I search for grace in every breath I take. I search for hope in his sentences. I search for truth in every gesture of our dance. I wait for answers to the questions I am still afraid to ask. I wait for answers. Wait for what. I wait for nothing. I wait for me. I try to catch myself, try to catch a break, and try to break free of what I broken, what we’ve broken. But the cornflower’s in the soup and I have to fly from here. I tell myself it’s okay. The cornflower wasn’t right for a long long time. I realize I don’t even know how to have a cornflower anyway. Don’t have the first pecan shell how to make a cornflower, build a cornflower, nourish or protect one. And this was not my first attempt. But it was my favorite. I mean let’s face it, I was ill-equipped. Hopelessly unprepared, unversed, uneducated in the ways of wivery. Marriage. I’m excellent at all the before stuff. Believe me. Girlfriend, hookup, live-in, lover. Come on. Do I have to say it? I was the bomb. Spectacular. O-quay?? But I missed the handout or the home-ec slideshow on sustainability of
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See the thing is, we had this child. We built this family. I thought we were bound. All of us. His sister was my sister. My nieces were his nieces. And if you think I didn’t know how to do the marriage thing, I definitely don’t know how to do the divorce. This divorce.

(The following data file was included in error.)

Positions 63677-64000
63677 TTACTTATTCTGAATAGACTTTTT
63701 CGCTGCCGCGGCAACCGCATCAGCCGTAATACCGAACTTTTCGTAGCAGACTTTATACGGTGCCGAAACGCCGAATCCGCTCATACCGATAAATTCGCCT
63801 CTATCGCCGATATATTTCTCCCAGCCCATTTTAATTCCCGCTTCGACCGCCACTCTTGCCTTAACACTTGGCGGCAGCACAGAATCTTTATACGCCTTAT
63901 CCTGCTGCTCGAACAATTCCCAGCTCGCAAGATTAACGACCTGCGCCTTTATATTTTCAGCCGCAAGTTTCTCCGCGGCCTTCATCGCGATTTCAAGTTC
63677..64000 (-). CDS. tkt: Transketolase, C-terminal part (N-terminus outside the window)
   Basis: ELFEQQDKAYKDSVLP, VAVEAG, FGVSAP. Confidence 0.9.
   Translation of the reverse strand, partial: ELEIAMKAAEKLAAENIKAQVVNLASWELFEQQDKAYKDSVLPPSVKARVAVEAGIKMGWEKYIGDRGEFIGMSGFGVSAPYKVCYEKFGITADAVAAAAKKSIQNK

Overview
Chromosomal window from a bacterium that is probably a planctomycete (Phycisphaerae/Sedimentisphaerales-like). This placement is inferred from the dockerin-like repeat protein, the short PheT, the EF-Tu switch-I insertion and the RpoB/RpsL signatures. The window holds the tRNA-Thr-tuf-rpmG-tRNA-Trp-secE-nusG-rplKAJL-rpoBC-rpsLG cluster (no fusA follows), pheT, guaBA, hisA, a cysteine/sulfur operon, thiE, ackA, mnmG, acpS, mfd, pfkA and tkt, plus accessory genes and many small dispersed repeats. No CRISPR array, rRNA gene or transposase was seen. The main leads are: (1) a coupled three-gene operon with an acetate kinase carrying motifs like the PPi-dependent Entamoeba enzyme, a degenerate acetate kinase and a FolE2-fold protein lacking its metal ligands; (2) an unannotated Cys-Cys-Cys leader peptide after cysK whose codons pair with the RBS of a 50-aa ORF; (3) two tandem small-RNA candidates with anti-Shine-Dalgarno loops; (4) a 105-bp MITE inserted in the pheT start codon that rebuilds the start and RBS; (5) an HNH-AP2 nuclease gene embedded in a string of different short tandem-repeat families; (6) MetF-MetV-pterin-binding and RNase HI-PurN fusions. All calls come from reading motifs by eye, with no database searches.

On the sidewalk down below my window, I can hear the Hassids walking to temple. I smell almond extract in what remains of my protein drink and grief instantly drips from me. I rub my thumb over and over the dice I was just using in a writing exercise and laugh. “What’s so funny?” he asks. “You,” I say. "This." And then I’m snaking and gummy bears and all I wanna do is rip off midget memories and run naked through Shabbat. That’s all I want. Or to scream musket balls and rub chinese sandals and magnolia blossoms in his face until he begs me to gravel road and raise cane. But I know there’s a bigger picture, cuz, obviously I’ve seen Oprah. I’ve read Socrates and Gibran. And the poets and other prophets like Springsteen and L. Ron Hubbard and Tennessee Williams and Hemingway. And in my core, I know there’s a lesson. Please God let there be a lesson. A something good or positive. Tell me I haven’t torn my kid’s spirit for nothing. Tell me there’s a salvaged life not yet imagined up ahead, cuz if there’s nothing and I’m just flipping wrecked and broken and looking for the glue, when all that’s coming is a stroke or heart attack and he’s just gonna end up with the 28 yr old cliché and I’m gonna be drooling in my wheelchair some hannukah soon while he bounces his newborn and his new 'she' spends my retirement, well I’m just gonna have to blow some shit up! Which-for sure—will be perfectly understandable. Right?